FROM THE CHANCELLOR
Today is a red-letter day for CU-Boulder
Today marks a red-letter day at the University of Colorado at Boulder. We break ground on a revolutionary biotechnology and biomedical research and teaching facility on the East Campus.
The Jennie Smoly Caruthers Biotechnology Building will be home to researchers from a broad diversity of disciplines who will collaborate to take on urgent human health challenges.
The work within its walls will have the power and potential to regenerate cartilage for human joints, develop replacement heart valves through tissue engineering, develop inhalable vaccines and other new pharmaceuticals, identify disease indicators, and advance therapies for cardiovascular disease, infectious disease and cancer.
The brightest minds in life sciences, physical sciences, math, computational sciences and engineering will combine forces to improve patient and medical care as part of our Colorado Initiative in Molecular Biotechnology (CIMB) directed by Distinguished Professor and Nobel laureate Tom Cech.
The Caruthers building and CIMB are the very definition of Flagship 2030 initiatives on fostering interdisciplinary research and enhancing education. In fact, this great new facility and the work that will go on inside of it touch on at least half of the 18 core and transformational initiatives that make up Flagship 2030.
For example, it meets our Flagship 2030 ideals of outreach programming in Colorado communities, as it will bring hands-on science education to thousands of K-12 teachers and students through teacher workshops, courses and programs in schools.
The Caruthers Biotechnology Building embodies our goals of creating a Colorado research diamond as CU-Boulder researchers work with faculty at the University of Colorado Denver Anschutz Medical Campus in a union of basic science and medical research.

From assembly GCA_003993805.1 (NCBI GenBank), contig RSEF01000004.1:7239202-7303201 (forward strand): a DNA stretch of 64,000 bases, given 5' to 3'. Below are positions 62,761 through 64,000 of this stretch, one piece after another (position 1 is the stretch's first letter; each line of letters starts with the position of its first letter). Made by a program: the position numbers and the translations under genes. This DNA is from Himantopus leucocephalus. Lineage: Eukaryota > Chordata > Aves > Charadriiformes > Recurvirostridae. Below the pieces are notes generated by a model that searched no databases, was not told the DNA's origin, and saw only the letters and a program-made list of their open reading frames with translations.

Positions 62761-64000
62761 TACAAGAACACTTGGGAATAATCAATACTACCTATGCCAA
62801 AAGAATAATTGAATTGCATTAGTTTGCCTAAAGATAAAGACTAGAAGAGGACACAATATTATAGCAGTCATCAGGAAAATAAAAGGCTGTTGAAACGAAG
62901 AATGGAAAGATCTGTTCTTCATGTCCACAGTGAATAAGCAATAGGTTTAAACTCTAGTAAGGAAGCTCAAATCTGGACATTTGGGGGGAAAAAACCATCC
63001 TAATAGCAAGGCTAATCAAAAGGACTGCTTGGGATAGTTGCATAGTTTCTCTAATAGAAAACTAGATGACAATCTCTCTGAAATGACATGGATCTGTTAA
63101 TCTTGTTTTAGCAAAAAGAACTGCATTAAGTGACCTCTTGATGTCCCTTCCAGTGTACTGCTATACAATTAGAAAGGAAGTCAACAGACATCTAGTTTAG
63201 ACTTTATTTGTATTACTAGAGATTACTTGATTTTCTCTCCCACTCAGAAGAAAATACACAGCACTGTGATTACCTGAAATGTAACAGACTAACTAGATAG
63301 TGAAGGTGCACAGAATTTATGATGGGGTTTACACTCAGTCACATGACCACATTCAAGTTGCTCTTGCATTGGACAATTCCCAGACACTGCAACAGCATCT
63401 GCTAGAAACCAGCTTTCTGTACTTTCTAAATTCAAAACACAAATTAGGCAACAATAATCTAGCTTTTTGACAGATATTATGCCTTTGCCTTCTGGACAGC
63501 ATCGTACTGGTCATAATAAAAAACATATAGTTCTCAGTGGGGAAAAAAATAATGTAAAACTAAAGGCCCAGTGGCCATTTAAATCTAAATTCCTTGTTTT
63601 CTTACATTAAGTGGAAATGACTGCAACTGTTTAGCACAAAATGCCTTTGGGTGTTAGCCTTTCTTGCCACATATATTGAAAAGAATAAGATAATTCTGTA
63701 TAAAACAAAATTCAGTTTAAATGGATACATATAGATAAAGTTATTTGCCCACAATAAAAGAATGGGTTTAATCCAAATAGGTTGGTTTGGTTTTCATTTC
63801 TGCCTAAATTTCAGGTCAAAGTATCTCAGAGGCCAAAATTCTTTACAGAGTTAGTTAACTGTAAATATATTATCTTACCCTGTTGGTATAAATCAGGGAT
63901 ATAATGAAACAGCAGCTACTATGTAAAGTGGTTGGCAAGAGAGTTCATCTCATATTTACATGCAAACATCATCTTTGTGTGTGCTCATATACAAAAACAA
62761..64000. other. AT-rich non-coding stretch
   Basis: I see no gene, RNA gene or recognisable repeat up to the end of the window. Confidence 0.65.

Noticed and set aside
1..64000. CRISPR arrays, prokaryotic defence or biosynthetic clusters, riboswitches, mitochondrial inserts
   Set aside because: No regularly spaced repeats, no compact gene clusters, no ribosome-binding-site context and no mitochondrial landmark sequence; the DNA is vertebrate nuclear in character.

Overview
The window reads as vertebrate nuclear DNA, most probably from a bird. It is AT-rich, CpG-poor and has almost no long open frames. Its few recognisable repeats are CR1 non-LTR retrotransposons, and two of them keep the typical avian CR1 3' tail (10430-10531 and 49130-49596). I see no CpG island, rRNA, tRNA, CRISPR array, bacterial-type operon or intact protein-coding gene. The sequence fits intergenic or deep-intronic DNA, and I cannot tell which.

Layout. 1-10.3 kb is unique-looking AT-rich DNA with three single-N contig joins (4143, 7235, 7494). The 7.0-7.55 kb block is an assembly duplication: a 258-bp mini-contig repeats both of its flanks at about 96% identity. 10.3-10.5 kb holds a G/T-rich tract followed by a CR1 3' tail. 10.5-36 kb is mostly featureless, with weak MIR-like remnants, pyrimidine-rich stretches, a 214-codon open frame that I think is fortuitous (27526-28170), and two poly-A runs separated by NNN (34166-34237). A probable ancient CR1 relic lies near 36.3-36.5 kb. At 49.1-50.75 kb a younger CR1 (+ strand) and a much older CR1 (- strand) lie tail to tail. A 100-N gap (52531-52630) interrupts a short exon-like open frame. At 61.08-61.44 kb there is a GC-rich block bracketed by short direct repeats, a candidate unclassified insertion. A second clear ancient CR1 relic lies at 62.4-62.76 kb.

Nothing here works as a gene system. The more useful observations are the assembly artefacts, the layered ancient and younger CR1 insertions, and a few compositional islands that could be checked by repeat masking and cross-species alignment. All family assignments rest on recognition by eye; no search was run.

It will energize Boulder Valley and Colorado as a biotech hub by building on our strong track record of generating more than a dozen biotech startup companies and attracting tens of millions of dollars annually in sponsored research awards. Biotech companies will collaborate with faculty and students using state-of-art equipment in the new facility.
The Caruthers building will support student participation in biomedical research, advancing Flagship 2030 commitments to undergraduate and graduate education.
The building will house 60 senior faculty researchers and more than 500 research and support staff. In addition to housing CIMB, it will host the department of chemical and biological engineering and the biochemistry division faculty of the department of chemistry and biochemistry.
Almost exactly two years after Distinguished Professor Marvin Caruthers gave the foundational gift, we are breaking ground on this fabulous building named for his late wife and CU faculty member Jennie Smoly Caruthers.
With this building we are creating a community of researchers who are charting new frontiers in interdisciplinary research and addressing pressing human needs.
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